SING is a near ultraviolet (NUV) spectrograph with a size close to 6U CubeSat form-factor. The spectrograph operates in the wavelength range from 1800 Å to 3000 Å, with a spectral resolution of 2 Å at the central wavelength. The spectrograph is intended to operate in low Earth orbit (LEO), with the primary goal to generate spectral maps of the regions of the sky covered within the field of view (FOV) of the instrument, constrained by the orbital inclination of the spacecraft. The payload consists of the telescope in Cassegrain configuration focusing the light on the slit, the corrector lens, the concave grating, the detector, and other required electronics components. As the event rate in the UV is low, the spectrograph employs a photon-counting detector because of its low noise performance. The payload uses FPGA as the main system controller to handle the detector readout, data compression and storage, health monitoring, and telemetry. In this work, we present the optical design and its analysis, along with a brief description of the architecture of electronic subsystems of the payload.
Spatial Heterodyne Spectroscopy (SHS) is a relatively novel interferometric technique similar to Fourier transform spectroscopy and shares design similarities with a Michelson Interferometer. An Imaging detector is used at the output of a SHS to record the spatially heterodyned interference pattern. The spectrum of the source is obtained by Fourier transforming the recorded interferogram. The merits of the SHS -its design, including the lack of moving parts, compactness, high throughput, high SNR and instantaneous spectral measurements - makes it suitable for space as well as ground observatories. The small bandwidth limitation of the SHS can be overcome by building it in tunable configuration (Tunable Spatial Heterodyne Spectrometer(TSHS)). In this paper, we describe the wavelength calibration of the tunable SHS using a Halogen lamp and Andor monochromator setup. We found a relation between the fringe frequency and the wavelength.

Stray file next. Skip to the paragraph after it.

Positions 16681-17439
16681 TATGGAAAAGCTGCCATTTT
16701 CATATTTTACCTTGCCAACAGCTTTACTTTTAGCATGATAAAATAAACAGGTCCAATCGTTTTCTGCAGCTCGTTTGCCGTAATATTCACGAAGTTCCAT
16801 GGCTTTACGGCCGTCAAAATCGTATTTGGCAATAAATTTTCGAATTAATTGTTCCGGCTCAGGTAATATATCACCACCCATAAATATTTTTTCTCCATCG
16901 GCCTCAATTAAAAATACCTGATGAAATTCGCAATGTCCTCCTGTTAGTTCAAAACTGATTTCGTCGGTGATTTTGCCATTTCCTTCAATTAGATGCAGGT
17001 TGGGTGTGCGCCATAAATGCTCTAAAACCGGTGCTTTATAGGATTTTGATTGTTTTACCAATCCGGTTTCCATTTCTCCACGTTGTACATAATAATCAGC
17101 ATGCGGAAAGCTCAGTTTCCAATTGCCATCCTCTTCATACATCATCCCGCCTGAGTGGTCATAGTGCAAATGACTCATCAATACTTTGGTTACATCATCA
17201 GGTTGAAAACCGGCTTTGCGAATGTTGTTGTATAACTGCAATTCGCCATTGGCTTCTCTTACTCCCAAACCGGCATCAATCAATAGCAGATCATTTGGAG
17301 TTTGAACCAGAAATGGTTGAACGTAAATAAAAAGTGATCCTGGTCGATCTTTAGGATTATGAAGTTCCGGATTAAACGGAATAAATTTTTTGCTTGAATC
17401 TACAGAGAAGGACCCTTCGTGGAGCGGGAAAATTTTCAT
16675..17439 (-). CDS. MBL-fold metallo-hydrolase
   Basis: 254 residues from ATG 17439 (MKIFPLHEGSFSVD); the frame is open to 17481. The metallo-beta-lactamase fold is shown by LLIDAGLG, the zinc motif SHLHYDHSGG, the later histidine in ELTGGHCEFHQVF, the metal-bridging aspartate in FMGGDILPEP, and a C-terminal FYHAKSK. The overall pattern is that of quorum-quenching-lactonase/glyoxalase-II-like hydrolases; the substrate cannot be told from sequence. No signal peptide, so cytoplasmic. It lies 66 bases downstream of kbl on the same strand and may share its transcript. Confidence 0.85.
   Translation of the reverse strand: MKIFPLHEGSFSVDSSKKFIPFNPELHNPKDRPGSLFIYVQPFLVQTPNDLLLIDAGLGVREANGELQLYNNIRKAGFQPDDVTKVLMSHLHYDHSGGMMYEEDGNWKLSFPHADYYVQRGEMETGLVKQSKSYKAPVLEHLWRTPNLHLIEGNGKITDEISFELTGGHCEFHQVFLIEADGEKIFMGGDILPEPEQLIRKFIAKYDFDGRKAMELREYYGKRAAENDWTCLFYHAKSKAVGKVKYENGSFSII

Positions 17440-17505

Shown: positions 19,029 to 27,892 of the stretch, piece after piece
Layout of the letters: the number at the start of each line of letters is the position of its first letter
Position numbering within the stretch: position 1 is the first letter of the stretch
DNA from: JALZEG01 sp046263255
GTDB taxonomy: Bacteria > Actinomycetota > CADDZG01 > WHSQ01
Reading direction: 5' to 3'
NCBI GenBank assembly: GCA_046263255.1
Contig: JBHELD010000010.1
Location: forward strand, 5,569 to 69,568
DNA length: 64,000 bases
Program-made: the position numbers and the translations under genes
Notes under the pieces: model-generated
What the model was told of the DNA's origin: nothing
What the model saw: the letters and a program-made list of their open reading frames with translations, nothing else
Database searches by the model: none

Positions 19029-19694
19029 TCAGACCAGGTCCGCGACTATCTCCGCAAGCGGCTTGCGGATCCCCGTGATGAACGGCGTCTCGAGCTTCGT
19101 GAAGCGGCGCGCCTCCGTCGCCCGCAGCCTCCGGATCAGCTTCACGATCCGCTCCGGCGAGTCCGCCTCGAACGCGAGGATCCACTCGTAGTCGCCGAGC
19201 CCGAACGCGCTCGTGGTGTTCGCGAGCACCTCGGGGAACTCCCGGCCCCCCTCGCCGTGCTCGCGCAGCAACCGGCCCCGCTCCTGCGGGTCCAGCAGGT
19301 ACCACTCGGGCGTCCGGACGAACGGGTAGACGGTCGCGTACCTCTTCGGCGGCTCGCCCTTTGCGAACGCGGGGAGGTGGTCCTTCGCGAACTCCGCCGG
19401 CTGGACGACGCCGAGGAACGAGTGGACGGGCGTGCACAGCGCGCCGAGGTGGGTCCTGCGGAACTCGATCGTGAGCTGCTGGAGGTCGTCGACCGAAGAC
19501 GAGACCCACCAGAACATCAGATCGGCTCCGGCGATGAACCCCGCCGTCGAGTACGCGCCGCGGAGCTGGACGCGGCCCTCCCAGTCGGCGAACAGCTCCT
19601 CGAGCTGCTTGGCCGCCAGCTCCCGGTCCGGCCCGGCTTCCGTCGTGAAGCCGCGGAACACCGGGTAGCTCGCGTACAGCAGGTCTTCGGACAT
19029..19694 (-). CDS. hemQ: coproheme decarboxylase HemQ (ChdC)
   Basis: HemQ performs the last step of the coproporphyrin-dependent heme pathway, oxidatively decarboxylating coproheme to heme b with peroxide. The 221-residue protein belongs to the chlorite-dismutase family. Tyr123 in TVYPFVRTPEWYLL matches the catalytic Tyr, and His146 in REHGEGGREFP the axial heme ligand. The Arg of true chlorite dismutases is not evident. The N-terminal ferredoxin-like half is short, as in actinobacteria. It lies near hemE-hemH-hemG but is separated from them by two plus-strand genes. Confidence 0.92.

The Lunar Ultraviolet Cosmic Imager (LUCI) is an innovative all-spherical mirrors telescope, proposed to fly as a scientific UV imaging payload on a lunar mission in collaboration with Indian Aerospace Company-TeamIndus, Axiom Research Labs Pvt. Ltd. Observations from the Moon provide a unique opportunity to observe the sky from a stable platform far above the Earths atmosphere. LUCI will observe at a fixed elevation angle and will detect stars in the near ultraviolet (200-320 nm) to a limiting magnitude of 12 AB, with a field of view of around 0.5 degrees. The primary science goal is to search for transient sources and flag them for further study. The instrument has been assembled in the class 1000 clean room at the M.G.K Menon Laboratory for Space Sciences. Here we will describe the optomechanical assembly procedures we have carried out during the optical alignment and integration of the payload. Opto-mechanical alignment of the instrument was carried out by using alignment telescope cum autocollimator (for coarse alignment) and ZYGO interferometer (fine alignment). We will also discuss the ground calibration tests performed on the assembled telescope. The results from the ground calibration activities will help in establishing the full calibration matrix of the instrument once operational.